Kampala – Ugandan President Yoweri Museveni said on Sunday an explosion in the capital Kampala that killed one person and injured five was “a terrorist act”, vowing to hunt down those responsible.
Police said a “serious blast” occurred at around 21:00 (1800 GMT) on Saturday at a grilled pork joint in Komamboga, a northern Kampala suburb popular with roadside diners.
Museveni said he had been briefed that three people left a plastic shopping bag at the scene that later exploded, killing one person and injuring five others.
“It seems to be a terrorist act but we shall get the perpetrators,” Museveni said on Twitter.
He said investigators were still combing the bomb site and more details would be released later, including advice for the public about “dealing with these possible terrorists”.
“The public should not fear, we shall defeat this criminality like we have defeated all the other criminality committed by the pigs who don’t respect life,” Museveni said.
Masked anti-terrorism police dressed in black fatigues held journalists and members of the public several hundred metres (yards) back from the blast site on Sunday.
Police forensic officers in white overalls could be seen examining areas close to the scene.
The explosion occurred about two hours after the start of a nationwide dusk-to-dawn coronavirus curfew.
Security forces rushed to the scene in Komamboga, a fast-growing suburb about eight kilometres (five miles) north of Kampala city centre.
Roadside eateries with plastic furniture cater to local residents there, particularly young professionals moving into newly-constructed apartment buildings in the once-rural area.
Local mayor Emmanuel Sserunjogi said the bombing took place in an area popular with revellers looking for roasted meat and drinks on a night out.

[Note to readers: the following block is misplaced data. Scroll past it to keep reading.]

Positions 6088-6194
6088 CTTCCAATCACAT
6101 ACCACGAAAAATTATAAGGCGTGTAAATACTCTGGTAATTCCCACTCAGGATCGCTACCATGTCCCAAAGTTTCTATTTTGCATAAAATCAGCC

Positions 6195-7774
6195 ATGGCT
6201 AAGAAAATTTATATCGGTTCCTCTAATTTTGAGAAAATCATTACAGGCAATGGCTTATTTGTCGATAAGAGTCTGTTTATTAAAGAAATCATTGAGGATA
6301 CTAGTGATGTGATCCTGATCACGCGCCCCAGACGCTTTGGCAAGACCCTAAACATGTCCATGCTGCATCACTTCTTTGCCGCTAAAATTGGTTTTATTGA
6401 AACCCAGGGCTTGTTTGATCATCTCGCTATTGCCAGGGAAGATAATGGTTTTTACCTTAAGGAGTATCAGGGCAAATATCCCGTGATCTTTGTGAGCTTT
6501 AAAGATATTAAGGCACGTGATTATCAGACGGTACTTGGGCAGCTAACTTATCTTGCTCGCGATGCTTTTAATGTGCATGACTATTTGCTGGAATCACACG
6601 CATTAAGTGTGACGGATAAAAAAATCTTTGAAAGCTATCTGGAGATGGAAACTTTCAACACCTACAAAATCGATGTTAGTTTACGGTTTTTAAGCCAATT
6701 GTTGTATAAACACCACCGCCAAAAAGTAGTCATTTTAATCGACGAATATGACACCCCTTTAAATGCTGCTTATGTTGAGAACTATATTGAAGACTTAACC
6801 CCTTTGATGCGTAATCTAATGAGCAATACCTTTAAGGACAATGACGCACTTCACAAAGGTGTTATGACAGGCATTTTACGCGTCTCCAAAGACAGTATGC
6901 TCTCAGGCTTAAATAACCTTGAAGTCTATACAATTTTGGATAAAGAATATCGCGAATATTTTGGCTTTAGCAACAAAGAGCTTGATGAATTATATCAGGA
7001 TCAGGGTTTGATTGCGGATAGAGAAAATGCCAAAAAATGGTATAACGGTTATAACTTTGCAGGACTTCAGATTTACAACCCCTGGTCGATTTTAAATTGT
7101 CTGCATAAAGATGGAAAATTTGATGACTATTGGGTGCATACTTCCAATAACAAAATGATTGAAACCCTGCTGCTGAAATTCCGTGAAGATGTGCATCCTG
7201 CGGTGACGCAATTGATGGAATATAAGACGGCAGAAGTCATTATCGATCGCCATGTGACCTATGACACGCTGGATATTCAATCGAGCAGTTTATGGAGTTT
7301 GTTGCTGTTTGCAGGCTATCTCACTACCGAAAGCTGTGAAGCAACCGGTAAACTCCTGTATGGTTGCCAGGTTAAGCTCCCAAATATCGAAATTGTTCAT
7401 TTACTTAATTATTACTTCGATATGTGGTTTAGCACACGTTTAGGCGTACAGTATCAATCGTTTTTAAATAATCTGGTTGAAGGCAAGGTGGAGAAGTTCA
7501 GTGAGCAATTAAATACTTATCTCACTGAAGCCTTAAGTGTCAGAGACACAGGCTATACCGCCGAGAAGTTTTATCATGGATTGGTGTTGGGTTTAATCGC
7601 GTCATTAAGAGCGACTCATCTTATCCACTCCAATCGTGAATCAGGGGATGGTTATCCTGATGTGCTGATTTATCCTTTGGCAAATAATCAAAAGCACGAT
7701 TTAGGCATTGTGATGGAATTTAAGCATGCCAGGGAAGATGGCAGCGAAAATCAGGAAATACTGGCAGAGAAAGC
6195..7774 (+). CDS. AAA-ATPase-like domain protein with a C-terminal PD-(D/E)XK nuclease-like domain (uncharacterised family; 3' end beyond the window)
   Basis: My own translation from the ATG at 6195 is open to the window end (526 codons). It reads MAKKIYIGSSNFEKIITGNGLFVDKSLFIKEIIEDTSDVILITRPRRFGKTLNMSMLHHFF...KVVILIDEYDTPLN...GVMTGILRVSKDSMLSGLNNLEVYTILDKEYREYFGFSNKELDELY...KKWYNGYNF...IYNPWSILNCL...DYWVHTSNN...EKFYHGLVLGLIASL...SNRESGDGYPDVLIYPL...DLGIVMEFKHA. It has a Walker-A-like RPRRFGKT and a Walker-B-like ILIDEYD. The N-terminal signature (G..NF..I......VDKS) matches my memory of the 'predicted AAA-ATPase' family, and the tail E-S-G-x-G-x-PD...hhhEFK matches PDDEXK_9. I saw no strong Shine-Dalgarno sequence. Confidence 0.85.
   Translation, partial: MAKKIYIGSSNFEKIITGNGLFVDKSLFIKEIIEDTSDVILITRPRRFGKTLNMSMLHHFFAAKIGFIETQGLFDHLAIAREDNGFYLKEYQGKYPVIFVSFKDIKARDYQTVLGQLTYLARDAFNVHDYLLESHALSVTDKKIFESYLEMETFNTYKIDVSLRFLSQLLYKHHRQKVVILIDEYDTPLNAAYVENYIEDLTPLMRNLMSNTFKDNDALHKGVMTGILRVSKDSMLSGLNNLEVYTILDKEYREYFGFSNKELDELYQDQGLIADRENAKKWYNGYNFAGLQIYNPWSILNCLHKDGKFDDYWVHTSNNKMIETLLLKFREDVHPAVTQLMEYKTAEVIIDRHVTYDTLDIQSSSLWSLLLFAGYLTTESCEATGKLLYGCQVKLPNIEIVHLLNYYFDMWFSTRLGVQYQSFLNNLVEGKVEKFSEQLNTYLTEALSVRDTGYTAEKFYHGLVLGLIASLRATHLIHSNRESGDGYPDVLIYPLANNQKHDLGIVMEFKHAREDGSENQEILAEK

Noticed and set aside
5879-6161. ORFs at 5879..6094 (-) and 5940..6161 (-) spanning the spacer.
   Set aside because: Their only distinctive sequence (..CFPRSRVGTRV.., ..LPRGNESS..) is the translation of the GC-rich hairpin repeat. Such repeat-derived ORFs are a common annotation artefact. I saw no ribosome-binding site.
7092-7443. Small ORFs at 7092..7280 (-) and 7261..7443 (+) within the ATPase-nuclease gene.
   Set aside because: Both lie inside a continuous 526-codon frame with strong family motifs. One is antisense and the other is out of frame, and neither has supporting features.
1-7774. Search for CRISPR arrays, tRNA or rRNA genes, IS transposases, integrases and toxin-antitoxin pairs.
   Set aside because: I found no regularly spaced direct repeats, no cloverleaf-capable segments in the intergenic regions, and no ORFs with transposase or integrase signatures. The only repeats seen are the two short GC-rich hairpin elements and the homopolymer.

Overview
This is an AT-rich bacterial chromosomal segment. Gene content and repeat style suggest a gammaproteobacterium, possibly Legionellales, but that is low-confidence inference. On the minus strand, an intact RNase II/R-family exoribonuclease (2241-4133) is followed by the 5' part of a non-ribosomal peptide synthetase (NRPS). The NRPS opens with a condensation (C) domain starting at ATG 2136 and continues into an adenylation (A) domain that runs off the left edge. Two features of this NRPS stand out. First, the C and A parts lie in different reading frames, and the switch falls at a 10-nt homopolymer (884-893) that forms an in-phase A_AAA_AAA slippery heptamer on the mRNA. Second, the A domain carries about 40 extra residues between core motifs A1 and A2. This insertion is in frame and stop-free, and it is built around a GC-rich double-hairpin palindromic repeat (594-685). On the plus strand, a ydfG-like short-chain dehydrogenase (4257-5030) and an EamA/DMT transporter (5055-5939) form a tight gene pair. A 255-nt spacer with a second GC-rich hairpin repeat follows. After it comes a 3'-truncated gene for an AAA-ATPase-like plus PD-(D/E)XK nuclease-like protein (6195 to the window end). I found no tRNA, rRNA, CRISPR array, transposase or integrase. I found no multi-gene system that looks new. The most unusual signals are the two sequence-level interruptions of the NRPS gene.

“The community are frightened. It was such a terrible act. People were woken up by the sound of the bomb,” he told AFP.
It is the first such deadly attack in many years in Kampala, a bustling city on the shores of Lake Victoria.
But it followed an uptick in recent weeks of signs and warnings that a strike could be imminent.
On October 8, the Islamic State group claimed its first attack in Uganda, an alleged bombing of a police post in the Kawempe area, near where Saturday’s explosion occurred.
In a statement issued through its communication channels, the group claimed a unit from its Central Africa operation had detonated an improvised explosive device that resulted in injuries and damage to police infrastructure.
No explosion or any injuries were reported by authorities or local media at the time, though police later confirmed a minor incident had occurred without providing further details.
However in the following days, both the UK and France updated their travel advice for Uganda, urging vigilance in crowded areas and public places like restaurants, bars and hotels.
“Terrorists are very likely to try to carry out attacks in Uganda. Attacks could be indiscriminate, including in places visited by foreigners,” stated the updated advice from the UK.
In 2010, twin bombings in Kampala targeting fans watching the World Cup final left 76 people dead.
Somalia’s al-Shabaab militant group claimed responsibility for the blasts at a restaurant and at a rugby club.
The attack, the first outside Somalia by the insurgents, was seen as revenge for Uganda sending troops to the war-torn country as part of an African Union mission to confront al-Shabaab.
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